Baby Vitality: How can you tell if your baby is having trouble breathing?
If there’s one thing we know all parents worry about, it’s baby breathing. We do everything we can to ensure that this tiny being in our care thrives, but it can all come unstuck in just a couple of minutes. One way to help is to educate yourself about signs of distress. Today, we’re going to look into how you can tell if your baby is having trouble breathing.
What is a normal infant respiratory rate?
Respiratory rate is the frequency with which a human breathes. Normal breathing for a baby — newborn to 12 months — is between 30 - 60 breaths a minute, and between 20 - 40 breaths per minute while sleeping. Contrast that with a normal adult rate, which is 12 - 16 breaths a minute and you will see that babies breathe a lot more quickly than adults.
What does breathing distress look like?
As with so many things to do with babies, anything outside of the normal range is considered problematic. Fast breathing — more than 60 breaths per minute — can indicate a whole host of problems, from bronchiolitis to interstitial lung disease.
Then there’s any other kind of unusual breathing, from slow or irregular to loud breathing or chest retractions. Breathing distress can come on quickly in infants and should be dealt with as an emergency.
How to check your baby’s breathing rate?
When your baby is calm and resting but not asleep, lay your hand on their chest so you can feel it rise and fall. Use a timer, and count every rise over the course of 60 seconds. That will be your baby’s breathing rate.
What are some common respiratory illnesses in babies?
Respiratory illnesses in babies can have a very sudden onset. Their immune systems are not as sturdy as ours, and if an infection makes an appearance, it can become serious quite quickly.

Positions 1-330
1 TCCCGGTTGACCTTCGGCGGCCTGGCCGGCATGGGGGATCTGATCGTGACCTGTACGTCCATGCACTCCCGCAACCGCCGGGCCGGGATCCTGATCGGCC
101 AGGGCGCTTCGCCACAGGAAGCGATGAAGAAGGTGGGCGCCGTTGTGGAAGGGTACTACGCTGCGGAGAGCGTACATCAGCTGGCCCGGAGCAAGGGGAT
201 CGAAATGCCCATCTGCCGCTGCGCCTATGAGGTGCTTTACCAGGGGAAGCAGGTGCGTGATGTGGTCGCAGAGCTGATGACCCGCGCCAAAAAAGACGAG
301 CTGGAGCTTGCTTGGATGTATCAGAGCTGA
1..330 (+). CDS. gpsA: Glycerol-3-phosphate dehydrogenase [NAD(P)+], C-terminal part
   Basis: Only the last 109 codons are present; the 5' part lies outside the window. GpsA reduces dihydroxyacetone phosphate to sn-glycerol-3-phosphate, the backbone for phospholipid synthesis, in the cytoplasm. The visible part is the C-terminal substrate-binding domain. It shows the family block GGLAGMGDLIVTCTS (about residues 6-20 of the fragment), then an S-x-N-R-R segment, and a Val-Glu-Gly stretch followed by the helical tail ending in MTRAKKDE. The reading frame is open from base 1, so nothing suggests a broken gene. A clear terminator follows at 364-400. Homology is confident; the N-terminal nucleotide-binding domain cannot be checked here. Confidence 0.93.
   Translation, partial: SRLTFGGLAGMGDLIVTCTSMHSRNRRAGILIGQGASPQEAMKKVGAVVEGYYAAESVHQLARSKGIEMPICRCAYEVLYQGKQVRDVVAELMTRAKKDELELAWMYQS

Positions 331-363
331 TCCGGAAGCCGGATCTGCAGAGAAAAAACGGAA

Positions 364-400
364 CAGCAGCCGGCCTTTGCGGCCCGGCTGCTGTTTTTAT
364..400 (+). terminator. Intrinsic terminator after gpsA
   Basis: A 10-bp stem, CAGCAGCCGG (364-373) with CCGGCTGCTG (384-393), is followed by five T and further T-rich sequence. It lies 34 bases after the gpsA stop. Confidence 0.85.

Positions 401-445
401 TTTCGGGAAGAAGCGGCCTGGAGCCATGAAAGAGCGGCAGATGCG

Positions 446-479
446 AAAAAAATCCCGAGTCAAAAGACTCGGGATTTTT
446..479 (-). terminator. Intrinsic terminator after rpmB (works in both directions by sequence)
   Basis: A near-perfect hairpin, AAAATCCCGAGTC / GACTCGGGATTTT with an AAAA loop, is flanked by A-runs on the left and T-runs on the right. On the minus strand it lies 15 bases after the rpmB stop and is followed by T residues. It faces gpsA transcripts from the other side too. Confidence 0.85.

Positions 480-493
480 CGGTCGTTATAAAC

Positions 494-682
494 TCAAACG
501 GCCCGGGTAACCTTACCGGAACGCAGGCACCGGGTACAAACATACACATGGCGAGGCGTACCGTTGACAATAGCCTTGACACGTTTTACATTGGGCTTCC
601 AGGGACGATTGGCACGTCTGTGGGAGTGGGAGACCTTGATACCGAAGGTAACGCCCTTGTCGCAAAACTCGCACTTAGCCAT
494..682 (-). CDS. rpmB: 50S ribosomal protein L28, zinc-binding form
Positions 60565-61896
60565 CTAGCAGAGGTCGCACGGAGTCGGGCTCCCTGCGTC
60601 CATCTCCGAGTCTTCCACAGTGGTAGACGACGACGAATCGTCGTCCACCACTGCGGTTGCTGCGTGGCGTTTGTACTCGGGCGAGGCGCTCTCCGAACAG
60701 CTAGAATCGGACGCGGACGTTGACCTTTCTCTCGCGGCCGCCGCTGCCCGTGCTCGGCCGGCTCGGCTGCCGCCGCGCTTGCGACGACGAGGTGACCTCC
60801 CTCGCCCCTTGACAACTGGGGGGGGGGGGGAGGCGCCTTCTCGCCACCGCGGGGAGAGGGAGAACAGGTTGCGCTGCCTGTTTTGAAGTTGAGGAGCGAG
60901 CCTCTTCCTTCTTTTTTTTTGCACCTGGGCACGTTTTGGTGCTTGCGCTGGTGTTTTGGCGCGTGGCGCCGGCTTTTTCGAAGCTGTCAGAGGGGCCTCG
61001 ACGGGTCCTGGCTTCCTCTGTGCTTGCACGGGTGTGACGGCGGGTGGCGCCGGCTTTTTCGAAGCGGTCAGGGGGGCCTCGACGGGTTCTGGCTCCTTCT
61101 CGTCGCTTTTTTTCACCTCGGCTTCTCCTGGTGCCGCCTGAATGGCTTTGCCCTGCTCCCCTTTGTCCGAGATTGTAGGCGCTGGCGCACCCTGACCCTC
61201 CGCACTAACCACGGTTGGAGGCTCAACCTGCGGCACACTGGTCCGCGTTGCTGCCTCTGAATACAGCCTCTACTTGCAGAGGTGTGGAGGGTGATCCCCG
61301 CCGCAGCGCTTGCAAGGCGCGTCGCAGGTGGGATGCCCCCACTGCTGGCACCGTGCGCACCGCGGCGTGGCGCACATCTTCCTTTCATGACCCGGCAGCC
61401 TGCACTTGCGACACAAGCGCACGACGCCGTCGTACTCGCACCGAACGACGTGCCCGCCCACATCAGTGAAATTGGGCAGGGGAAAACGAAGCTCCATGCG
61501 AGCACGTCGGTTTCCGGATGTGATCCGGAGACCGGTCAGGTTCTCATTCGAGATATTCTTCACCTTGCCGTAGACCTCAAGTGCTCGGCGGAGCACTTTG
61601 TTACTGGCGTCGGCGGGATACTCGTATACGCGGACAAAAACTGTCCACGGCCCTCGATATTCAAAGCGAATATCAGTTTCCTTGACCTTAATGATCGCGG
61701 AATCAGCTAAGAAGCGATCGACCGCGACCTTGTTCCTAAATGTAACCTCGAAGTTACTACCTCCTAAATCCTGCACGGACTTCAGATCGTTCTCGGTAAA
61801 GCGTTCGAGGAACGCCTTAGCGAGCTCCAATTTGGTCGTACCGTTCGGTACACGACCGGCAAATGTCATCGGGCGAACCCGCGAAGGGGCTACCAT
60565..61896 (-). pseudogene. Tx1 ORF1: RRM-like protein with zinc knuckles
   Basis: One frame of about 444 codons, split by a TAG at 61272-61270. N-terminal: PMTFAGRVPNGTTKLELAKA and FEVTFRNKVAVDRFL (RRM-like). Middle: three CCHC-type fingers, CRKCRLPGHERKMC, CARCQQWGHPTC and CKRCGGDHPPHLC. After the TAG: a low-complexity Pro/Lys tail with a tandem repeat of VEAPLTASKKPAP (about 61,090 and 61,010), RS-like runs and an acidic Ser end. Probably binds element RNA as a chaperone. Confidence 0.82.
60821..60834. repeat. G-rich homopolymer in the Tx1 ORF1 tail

Babies can get everything from bronchiolitis (a lung infection in babies under two years old) and pneumonia (a complication arising from a cold, flu or bronchiolitis) to asthma. Some symptoms to be aware of are sneezing, wheezing, coughing, runny nose, fast breathing, loss of appetite, and a slight fever. You should also look out for chest retractions, changes in skin colour to a blueish appearance, wheezing, flaring nostrils, and grunting on exhalation. Any of these, individually or in conjunction, could indicate a more serious issue.
Remember, if you are in the slightest bit concerned, phone your doctor or healthcare practitioner and ask if you should bring them in. It’s better to be safe than sorry.
It is important to know what your baby’s normal respiratory rate is — both while awake and while sleeping — so that you know what it looks like when it is unusual. That said, keeping an eye out for any changes or any of the symptoms listed, should also help you to keep your baby safe and get them the help they need, should they ever need it.
What You Should Know About Your Baby’s Respiratory Rate: https://www.snuza.com/blog/know-babys-respiratory-rate/
What to know about newborn respiratory rates: https://www.medicalnewstoday.com/articles/327164
Signs of Respiratory Distress in Your Infant: https://www.seattlechildrens.org/pdf/PE1736.pdf